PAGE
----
Publish one or two things: My novella is nearly ready to publish, now that it’s gone through a professional editor. She gave me a lot of confidence that I’m not the terrible writer I secretly suspect I am, while also pointing me in directions I hadn’t considered. Once those edits are done, I’m going to get a professional cover made and release it into the world. I would also like to collect the vignettes on this site and package them with longer original stories by the end of the year.
Revise my novel: This story has vexed me in so many ways, but I think I may have figured out the story-related thing that’s been bugging me. Turns out, it’s something a beta reader pointed out nearly two years ago that has stuck with me. I’ve resolved to do something about it. I don’t know if this novel is traditionally publishable since I don’t even know how to pitch it (which is more a fault with me than the novel), so we’ll see how my self-publishing experiments go.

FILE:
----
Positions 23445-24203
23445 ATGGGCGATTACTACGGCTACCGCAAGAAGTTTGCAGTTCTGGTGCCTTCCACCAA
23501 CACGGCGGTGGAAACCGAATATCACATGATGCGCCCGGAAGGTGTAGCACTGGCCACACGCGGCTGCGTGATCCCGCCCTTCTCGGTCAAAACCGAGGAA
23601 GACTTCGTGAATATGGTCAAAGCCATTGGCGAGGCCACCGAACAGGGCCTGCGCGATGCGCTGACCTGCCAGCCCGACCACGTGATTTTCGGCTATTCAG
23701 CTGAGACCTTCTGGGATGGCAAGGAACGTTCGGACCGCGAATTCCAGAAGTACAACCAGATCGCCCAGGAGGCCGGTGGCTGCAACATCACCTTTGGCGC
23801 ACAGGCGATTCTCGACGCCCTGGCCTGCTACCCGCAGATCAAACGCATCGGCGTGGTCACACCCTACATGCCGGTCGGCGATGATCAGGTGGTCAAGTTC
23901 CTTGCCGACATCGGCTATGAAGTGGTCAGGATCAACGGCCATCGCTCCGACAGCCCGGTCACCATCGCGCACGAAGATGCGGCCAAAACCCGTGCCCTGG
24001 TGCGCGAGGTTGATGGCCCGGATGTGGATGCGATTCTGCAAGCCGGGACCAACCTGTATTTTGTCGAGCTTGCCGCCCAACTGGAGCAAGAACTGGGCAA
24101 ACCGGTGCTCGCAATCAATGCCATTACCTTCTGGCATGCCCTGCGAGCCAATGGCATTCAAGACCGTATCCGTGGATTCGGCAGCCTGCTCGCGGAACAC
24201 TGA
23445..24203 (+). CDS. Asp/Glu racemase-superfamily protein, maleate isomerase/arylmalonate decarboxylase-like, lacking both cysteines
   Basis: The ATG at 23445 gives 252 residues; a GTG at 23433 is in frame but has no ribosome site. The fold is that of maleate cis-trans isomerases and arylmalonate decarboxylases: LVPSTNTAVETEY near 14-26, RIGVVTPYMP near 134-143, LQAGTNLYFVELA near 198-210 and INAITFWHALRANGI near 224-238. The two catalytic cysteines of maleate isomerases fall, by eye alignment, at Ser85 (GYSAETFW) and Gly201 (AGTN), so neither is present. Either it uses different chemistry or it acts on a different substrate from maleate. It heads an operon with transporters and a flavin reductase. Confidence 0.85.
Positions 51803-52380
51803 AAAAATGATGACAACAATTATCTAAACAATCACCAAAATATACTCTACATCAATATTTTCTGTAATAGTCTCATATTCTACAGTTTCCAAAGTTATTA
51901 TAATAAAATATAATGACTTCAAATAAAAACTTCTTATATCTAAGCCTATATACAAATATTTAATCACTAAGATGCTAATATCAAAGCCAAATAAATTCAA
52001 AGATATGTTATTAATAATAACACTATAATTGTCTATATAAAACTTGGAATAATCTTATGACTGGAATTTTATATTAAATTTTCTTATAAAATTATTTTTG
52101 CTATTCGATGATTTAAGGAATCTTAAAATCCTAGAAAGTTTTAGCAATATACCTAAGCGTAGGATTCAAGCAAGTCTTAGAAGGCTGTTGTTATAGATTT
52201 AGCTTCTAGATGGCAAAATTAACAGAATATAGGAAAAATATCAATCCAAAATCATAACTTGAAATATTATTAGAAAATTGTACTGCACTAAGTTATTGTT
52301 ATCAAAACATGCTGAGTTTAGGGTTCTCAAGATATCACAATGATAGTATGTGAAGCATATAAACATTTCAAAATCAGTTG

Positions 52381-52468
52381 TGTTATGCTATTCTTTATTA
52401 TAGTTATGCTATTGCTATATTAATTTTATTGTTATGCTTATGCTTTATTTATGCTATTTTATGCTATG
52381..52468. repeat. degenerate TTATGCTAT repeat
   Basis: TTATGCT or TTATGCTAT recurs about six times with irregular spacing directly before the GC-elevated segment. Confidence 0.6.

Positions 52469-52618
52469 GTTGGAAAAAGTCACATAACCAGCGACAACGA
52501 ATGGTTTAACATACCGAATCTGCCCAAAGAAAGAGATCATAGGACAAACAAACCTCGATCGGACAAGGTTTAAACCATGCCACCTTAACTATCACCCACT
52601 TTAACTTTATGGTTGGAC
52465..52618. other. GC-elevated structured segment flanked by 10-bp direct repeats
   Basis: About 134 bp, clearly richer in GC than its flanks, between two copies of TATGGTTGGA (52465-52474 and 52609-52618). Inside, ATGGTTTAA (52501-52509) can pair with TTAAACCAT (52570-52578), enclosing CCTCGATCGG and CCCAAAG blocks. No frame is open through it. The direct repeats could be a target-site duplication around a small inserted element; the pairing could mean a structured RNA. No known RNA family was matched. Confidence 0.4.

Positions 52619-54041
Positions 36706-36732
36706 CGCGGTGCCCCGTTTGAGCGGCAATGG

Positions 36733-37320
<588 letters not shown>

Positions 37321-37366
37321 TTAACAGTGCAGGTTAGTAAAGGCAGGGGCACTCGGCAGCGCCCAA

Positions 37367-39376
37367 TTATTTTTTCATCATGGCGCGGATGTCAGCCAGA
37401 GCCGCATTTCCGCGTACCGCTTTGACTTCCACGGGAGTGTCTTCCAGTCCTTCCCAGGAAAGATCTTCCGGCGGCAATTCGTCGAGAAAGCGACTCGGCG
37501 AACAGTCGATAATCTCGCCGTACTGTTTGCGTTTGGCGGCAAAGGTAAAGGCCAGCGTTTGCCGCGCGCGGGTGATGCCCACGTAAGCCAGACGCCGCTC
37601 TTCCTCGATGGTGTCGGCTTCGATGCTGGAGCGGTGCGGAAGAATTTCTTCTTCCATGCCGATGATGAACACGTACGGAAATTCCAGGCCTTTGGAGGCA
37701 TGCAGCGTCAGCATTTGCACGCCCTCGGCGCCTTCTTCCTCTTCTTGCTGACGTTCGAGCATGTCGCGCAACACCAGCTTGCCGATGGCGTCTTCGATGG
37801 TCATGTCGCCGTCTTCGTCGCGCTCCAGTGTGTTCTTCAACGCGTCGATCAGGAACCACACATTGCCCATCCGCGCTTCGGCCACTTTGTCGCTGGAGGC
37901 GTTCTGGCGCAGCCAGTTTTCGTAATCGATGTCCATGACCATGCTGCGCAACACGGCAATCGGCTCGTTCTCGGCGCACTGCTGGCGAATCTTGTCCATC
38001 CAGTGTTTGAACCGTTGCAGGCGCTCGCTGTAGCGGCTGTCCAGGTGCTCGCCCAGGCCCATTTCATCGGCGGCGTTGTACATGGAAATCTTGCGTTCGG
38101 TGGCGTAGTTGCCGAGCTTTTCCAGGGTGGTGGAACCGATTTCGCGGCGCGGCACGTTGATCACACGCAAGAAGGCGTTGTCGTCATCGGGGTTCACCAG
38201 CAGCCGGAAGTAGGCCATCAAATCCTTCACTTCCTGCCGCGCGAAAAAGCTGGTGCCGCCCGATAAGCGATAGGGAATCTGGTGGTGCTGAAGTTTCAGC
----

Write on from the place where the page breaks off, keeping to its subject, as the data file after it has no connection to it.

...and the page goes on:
Write a new novel: It’s outlined and much of the research is done, which is where I need to be to really hit my word count goals. Can’t say much more than that.
Miscellaneous: Let’s call these stretch goals. I want to finish a screenplay I started at the end of last year, and possibly enter some contests. I also want to start a newsletter to coincide with the release of the novella. We’ll see on that one. Finally, I’d like to be more engaged with the writing community. I could use the support and learning opportunities. This one is difficult. I’m not an socially outgoing person, and I don’t like social media. But I have some ideas.
A bit ambitious, I think, considering what my professional and personal life will look like. Speaking of…
My professional life is one that I don’t really make obvious goals for it. Most of what happens is outside of my control and requires flexibility. I want to survive, mostly, and maybe continue to put myself in leadership positions.